Mail delays escalated over the last 3 days in critical battleground states
The U.S. Postal Service (USPS) is operating under a judicial order to report its on-time performance every day, and those reports are trending badly in some key battleground states. For the third day in a row, on Sunday it reported moving fewer ballots on time than the previous day,
That puts ballots in the system at risk of not being received in time in 28 states that require ballots be received on or before Election Day. The USPS reported moving 97% of ballots on time Wednesday, then 93% on Friday, and 91% on Saturday. That's at a national level. In battleground states, the on-time rate is below 90% and in some of these states, it's disastrously low. In central Pennsylvania, the on-time rate for ballots was just 62% on Saturday. Atlanta's was just 64%, same as ballots processed in Maine and New Hampshire. Less than half—43%—of ballots were on time Saturday in Colorado. Colorado conducts its elections by mail, sending ballots to everyone, with some in-person early voting. Ballots there must be received by Election Day. "Arizona, Michigan, Wisconsin, Minnesota, North Carolina, the rest of Pennsylvania and parts of Texas and Florida were under the 90% mark as well," CNN reports.
Meanwhile in South Miami-Dade County, Florida, the discovery of four dozen undelivered ballots sitting in a post office last Friday has prompted an investigation and sweep of mail facilities to make sure there aren't more ballots sitting around. The majority of those discovered ballots, 42, were going to voters, and 24 of them were delivered on Saturday. The rest were destined for voters who had already voted early in person or had already obtained replacement ballots. Six of them had been voted, and are now at the elections office. A concerned postal worker alerted State Rep. Kionne McGhee about the backlog of mail, including the abandoned ballots, at their facility with a video that McGhee released. Miami-Dade State Attorney Katherine Fernández Rundle immediately called for a search of every mail distribution center on Friday evening, but it's not clear as of now how extensively the USPS is responding—they're not saying how many centers are being searched. The mail problem isn't news to Miami-Dade residents, though. As of Friday, 70,000 of them who had requested mail-in ballots had cancelled them to vote early in person.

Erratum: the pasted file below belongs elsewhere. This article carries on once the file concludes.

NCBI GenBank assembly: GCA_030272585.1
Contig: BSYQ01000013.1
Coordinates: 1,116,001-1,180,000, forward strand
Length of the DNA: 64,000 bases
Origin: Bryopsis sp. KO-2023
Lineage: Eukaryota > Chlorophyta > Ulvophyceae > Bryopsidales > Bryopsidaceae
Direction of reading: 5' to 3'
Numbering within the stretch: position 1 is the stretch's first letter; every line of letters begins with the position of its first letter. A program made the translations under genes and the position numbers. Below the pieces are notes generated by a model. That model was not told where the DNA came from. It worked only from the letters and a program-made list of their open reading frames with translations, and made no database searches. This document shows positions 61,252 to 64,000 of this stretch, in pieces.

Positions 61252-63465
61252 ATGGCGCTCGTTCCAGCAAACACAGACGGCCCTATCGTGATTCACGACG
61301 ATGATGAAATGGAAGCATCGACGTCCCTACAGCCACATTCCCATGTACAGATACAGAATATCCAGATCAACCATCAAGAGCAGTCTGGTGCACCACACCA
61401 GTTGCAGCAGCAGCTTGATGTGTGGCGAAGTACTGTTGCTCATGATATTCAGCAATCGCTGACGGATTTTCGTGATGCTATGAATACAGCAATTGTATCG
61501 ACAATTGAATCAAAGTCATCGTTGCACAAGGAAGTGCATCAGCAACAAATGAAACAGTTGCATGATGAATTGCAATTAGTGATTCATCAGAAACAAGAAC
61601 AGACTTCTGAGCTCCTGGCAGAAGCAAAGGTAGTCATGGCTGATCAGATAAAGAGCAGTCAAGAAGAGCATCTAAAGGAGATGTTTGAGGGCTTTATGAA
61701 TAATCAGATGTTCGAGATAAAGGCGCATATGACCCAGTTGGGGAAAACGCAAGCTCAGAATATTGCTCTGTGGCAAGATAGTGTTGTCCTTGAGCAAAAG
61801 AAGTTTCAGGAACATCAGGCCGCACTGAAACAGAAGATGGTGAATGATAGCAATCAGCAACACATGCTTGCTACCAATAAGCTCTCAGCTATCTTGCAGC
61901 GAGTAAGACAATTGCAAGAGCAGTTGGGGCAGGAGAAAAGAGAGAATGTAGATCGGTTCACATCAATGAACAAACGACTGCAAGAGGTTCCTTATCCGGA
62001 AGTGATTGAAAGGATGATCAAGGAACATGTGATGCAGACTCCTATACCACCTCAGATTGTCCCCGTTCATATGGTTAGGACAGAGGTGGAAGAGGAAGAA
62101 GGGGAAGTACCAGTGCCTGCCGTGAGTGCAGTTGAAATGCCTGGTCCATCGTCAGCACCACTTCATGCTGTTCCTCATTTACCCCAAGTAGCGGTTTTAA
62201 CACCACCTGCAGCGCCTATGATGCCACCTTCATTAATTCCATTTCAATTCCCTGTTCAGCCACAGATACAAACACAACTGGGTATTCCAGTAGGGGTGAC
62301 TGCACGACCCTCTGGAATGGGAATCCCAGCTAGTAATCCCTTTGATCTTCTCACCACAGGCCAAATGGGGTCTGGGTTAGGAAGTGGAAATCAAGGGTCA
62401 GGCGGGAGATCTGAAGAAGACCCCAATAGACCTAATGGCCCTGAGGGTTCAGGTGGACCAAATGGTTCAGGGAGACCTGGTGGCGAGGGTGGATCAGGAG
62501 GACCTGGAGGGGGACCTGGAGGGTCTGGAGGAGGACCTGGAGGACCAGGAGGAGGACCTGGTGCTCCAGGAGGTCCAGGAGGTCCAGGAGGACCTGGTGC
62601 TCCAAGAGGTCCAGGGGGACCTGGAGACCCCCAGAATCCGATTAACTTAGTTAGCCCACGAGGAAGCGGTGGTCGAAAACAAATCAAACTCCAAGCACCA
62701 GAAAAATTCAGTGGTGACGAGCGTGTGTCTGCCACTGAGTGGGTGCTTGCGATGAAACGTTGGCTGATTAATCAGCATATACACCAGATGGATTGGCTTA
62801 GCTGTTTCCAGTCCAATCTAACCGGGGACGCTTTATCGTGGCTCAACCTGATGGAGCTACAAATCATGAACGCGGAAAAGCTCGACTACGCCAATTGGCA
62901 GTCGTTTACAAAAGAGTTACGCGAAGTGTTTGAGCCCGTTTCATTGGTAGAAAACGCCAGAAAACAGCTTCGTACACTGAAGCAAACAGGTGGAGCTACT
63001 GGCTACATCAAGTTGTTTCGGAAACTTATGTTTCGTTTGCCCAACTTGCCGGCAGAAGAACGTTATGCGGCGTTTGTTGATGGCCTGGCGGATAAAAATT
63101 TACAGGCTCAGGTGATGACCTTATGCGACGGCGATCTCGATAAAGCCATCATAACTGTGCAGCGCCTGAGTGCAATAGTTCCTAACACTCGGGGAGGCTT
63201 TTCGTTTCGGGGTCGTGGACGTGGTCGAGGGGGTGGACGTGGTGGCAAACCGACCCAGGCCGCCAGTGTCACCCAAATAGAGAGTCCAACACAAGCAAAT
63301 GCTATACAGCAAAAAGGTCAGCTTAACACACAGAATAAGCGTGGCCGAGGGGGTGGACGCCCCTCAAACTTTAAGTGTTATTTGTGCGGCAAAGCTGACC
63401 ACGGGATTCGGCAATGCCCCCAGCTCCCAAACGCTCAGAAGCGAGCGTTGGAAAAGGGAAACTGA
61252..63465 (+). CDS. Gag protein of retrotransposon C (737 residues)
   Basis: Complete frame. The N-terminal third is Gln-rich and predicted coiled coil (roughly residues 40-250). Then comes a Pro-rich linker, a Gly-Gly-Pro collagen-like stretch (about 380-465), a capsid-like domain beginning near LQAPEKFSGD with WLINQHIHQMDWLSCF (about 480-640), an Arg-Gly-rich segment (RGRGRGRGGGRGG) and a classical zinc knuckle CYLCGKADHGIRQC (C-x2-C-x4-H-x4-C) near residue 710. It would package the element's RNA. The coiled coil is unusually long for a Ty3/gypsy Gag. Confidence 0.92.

In some areas nationally, the USPS has set up processes where ballots are postmarked and taken directly to elections offices, not going through the regular mail process. Judge Emmet Sullivan and Stanley Bastian of the Eastern District of Washington—the federal judges who have taken on oversight of the mail—are considering what other steps can be taken to get all the ballots delivered in those states where they have to be on Tuesday. That included mail collection on Sunday on some routes, early collections on Monday and Tuesday, and carriers checking "every residential mailbox" for outgoing ballots. Some post offices will set up drop-off areas for ballots, all to be directly delivered to elections offices.
At this point, there should not be any more ballots going in the mail—last Tuesday was really the deadline for that. If you've got a ballot at home, don't mail it. Take it to a drop box or your local elections office. As you're making your GOTV calls, be sure to advise voters that it's too late to rely on the regular mail.
It's another motivating factor for voters—we've got to elect Democrats to oust Trump's saboteurs at the USPS, Postmaster General Louis DeJoy, and the board of governors who have happily worked to destroy the institution.